The Brown Baggers will meet again virtually on Thursday, November 19 at noon to discuss The Tattooist of Auschwitz by Heather Morris.  Please email kfarrell@jmrl.org for details on how to participate from your computer or phone.

Books Mentioned:

The Spy Who Came In From The Cold by John Le Carre

The Night Witches by Garth Ennis

True Grit by Charles Portis

The Nightingale by Kristin Hannah

The Alice Network by Kate Quinn

Dead Wake: The Last Crossing of the Lusitania  by Erik Larson

Village of Secrets: Defying the Nazis in Vichy, France by Carolyn Moorehead

Madame Fourcade’s Secret War by Lynne Olson

Clementine: The Life of Mrs. Winston Churchill by Sonia Purnell

Woman of No Importance (play) by Oscar Wilde

Other books on Virginia Hall:

Hall of Mirrors by Craig Gralley (historical fiction recounting Virginia Hall’s life)

The Wolves at the Door by Judith Pearson

Films:

 Julia (1977)

Links:

Deadline – ‘Paramount Buys Spy Novel ‘A Woman of No Importance’ for ‘Star Wars’ Daisy Ridley’ by Mike Flemming Jr.

IMDB – Upcoming Movie Page

NPR – ‘Female WWII Pilots: The Original Flygirls’ by Susan Stamberg

Women Airforce Service Pilots (general information)

Night Witches (general information)

“Fifteen men on the Dead Man’s Chest Yo-ho-ho, and a bottle of rum!”

Books on Tap met virtually to discuss Treasure Island  by Robert Louis Stevenson, as per our tradition of reading a classic at least once a year. Primarily remembered as a boy’s adventure story, it did lend itself to a lively discussion. 

Those of us reading it for the first time were put off by the nautical terms and more than one was confused by the staging of the action. Others were better able to engage by listening to the audiobook or watching a film adaptation (see below). 

We were surprised to find that many of the things we think of as pirate cliches are present already in this 1883 novel (serialized from 1881-1882). We encountered men with peg legs and one eyes, parrots on shoulders, mutinies, barrels of rum,  pieces of eight and undifferentiated “natives.” Hidden in this adventure tale is an anti-hero. Long John Silver is feared as a violent pirate before he shows up on the page. Jim, our young hero, is terrified of the man until they are thrown together and Jim recognizes the man’s cunning charm. Stevenson doesn’t make a moral judgement but does spotlight the way that greed overcomes ethics and creates shifting alliances. Due to the novel’s dense language, casual violence, sole woman character and questionable representation of “natives,” we wouldn’t recommend it to today’s young reluctant readers.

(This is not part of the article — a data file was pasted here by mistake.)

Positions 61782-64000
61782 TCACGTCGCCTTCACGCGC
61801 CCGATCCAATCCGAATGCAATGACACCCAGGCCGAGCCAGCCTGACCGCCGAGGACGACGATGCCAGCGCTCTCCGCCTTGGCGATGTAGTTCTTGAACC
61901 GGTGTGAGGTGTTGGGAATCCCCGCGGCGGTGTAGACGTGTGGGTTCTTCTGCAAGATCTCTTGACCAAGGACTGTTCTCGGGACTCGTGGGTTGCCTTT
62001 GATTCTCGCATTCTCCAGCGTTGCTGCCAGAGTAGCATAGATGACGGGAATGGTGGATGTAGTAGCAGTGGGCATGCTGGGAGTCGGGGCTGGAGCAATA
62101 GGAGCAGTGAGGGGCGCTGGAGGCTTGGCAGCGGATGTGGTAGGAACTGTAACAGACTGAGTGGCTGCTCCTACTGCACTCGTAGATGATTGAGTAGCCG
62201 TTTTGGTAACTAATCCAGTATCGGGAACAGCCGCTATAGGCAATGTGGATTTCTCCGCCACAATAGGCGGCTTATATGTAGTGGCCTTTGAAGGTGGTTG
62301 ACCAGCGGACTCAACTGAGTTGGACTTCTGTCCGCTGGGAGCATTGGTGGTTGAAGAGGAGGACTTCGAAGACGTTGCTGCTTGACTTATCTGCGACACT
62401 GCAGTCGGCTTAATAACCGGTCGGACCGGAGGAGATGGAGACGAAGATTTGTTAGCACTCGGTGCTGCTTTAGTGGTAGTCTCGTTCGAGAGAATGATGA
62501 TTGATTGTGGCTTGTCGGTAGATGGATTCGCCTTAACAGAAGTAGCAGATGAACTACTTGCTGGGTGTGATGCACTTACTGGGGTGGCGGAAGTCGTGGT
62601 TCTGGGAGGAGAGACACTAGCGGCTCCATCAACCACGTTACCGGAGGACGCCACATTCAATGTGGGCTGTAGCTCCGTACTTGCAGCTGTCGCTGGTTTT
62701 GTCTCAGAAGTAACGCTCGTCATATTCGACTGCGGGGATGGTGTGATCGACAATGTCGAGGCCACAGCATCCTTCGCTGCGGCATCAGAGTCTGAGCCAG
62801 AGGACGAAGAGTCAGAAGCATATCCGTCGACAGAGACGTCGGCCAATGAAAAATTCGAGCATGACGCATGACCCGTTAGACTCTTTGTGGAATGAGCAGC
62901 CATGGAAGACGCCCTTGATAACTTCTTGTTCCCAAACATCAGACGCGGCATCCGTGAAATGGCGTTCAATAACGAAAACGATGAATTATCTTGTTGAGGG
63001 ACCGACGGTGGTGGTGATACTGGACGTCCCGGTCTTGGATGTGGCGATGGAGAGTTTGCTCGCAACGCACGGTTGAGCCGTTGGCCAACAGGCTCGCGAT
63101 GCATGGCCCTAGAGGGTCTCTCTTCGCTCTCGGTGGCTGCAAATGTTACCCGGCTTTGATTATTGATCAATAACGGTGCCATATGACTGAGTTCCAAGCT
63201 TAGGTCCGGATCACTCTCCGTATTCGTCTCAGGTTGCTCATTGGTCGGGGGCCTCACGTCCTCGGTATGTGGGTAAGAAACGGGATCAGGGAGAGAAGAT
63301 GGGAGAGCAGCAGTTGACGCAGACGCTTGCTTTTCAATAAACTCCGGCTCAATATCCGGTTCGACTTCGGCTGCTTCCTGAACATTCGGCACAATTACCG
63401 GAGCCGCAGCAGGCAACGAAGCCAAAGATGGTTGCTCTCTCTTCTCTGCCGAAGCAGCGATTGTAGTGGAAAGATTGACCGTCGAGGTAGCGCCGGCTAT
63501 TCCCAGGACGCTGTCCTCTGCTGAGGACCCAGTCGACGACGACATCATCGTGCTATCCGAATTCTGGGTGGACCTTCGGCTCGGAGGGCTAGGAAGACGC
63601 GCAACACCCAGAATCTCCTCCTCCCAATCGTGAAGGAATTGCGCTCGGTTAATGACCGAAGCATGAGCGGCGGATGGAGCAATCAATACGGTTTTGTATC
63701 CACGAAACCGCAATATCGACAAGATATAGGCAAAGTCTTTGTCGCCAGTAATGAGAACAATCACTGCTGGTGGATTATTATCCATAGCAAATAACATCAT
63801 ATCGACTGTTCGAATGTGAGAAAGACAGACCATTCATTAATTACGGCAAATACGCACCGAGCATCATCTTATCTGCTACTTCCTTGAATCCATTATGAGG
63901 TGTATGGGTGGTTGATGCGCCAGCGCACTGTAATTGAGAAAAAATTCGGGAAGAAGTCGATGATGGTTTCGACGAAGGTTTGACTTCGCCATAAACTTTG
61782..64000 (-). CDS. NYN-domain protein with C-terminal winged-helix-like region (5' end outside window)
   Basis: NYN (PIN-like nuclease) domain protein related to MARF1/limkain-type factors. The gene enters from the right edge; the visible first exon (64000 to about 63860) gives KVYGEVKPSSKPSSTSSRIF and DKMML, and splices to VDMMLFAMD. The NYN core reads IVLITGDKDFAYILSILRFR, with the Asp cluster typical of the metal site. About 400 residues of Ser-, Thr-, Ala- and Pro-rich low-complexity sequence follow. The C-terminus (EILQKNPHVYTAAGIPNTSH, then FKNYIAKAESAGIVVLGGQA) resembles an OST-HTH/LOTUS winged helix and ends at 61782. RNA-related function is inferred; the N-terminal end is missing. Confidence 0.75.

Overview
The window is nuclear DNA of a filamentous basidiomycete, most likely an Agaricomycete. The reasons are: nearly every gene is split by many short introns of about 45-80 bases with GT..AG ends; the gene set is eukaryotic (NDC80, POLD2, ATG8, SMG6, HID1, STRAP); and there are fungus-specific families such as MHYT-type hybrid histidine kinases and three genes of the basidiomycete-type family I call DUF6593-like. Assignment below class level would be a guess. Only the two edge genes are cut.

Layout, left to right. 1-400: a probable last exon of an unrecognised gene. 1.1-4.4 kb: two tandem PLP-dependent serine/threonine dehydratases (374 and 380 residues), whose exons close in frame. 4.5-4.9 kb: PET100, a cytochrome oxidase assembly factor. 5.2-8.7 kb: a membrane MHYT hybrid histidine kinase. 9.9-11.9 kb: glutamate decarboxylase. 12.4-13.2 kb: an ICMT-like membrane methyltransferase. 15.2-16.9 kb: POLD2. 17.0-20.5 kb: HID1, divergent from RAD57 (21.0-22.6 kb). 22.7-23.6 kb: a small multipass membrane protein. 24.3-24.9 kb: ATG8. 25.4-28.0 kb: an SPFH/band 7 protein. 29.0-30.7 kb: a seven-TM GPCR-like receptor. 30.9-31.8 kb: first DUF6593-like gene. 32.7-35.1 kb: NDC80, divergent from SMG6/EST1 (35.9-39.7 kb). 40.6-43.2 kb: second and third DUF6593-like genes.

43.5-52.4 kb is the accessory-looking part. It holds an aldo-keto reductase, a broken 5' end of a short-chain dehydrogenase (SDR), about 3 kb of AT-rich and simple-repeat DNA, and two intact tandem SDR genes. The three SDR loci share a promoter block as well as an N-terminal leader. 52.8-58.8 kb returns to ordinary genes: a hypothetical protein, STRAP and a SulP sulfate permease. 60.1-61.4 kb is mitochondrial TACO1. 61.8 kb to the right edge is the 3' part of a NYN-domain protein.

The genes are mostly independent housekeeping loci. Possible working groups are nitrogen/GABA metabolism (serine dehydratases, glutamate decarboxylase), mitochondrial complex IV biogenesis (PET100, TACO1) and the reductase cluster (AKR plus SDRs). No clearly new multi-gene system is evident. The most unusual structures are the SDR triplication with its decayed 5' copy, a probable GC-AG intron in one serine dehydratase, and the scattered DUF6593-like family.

Stevensons’s biography intrigued us as much as the novel. Born into wealth in Edinburgh in 1850, he had severe respiratory illness for most of his life. He frequently traveled to warmer areas in Europe, and the United States, dying in Samoa at 44. He followed a widow from Switzerland to the US and later wrote Treasure Island to entertain her son. We wondered if his imagination blossomed during periods of isolation while recovering. One of our members remembers visiting Robert Louis Stevenson-related sites while a child in Northern California. 

Books on Tap will meet again on November 5 via Zoom. For the link, please contact Krista Farrell (kfarrell at jmrl dot org).  We’ll be reading My Sister, the Serial Killer by Oyinkan Braithwaite,which the library owns in multiple formats. Email Sarah Hamfeldt (shamfeldt at jmrl dot org) for help accessing these titles for curbside pickup or by download. 

More Information:
About the Author
Biography (may require library card login)
Great Lives podcast
Wikipedia entry 

About the Novel
Synopsis  (may require library card login)
Wikipedia entry

Other works by Stevenson (including poetry)
Modern parrots who would be at home in a Stevenson novel 

Other Titles Discussed
English Passengers by Matthew Kneale
McTeague by Frank Norris 

Film Adaptations:
Available at JMRL
2012 series starring Eddie Izzard, recommended by a book club member 

Upcoming Meetings:
November 5: My Sister, the Serial Killer by Oyinkan Braithwaite
December 3: Travels with Charley by John Steinbeck